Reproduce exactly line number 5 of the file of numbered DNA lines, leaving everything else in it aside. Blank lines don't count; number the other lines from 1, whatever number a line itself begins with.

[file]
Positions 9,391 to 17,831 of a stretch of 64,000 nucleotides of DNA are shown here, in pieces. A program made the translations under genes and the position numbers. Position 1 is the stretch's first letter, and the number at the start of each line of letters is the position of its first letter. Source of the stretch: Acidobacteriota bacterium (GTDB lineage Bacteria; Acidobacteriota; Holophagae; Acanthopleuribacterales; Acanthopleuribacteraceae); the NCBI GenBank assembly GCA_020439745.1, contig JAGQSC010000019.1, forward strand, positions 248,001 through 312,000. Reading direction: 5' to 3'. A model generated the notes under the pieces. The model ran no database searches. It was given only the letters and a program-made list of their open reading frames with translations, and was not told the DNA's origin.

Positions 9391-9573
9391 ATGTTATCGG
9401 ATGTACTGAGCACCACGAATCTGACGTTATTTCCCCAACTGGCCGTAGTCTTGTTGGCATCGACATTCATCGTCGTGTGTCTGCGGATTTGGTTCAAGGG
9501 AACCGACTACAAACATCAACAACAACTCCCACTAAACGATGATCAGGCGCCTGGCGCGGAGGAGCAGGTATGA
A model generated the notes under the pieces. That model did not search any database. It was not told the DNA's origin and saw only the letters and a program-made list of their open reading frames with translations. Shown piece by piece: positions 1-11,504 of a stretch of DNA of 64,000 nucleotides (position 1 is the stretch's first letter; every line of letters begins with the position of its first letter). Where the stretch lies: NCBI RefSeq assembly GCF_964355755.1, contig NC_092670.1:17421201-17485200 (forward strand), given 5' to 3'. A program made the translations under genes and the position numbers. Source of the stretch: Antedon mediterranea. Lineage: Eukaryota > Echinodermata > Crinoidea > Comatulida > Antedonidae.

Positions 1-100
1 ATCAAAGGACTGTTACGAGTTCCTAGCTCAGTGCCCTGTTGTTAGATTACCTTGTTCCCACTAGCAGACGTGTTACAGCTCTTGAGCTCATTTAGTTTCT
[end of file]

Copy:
9501 AACCGACTACAAACATCAACAACAACTCCCACTAAACGATGATCAGGCGCCTGGCGCGGAGGAGCAGGTATGA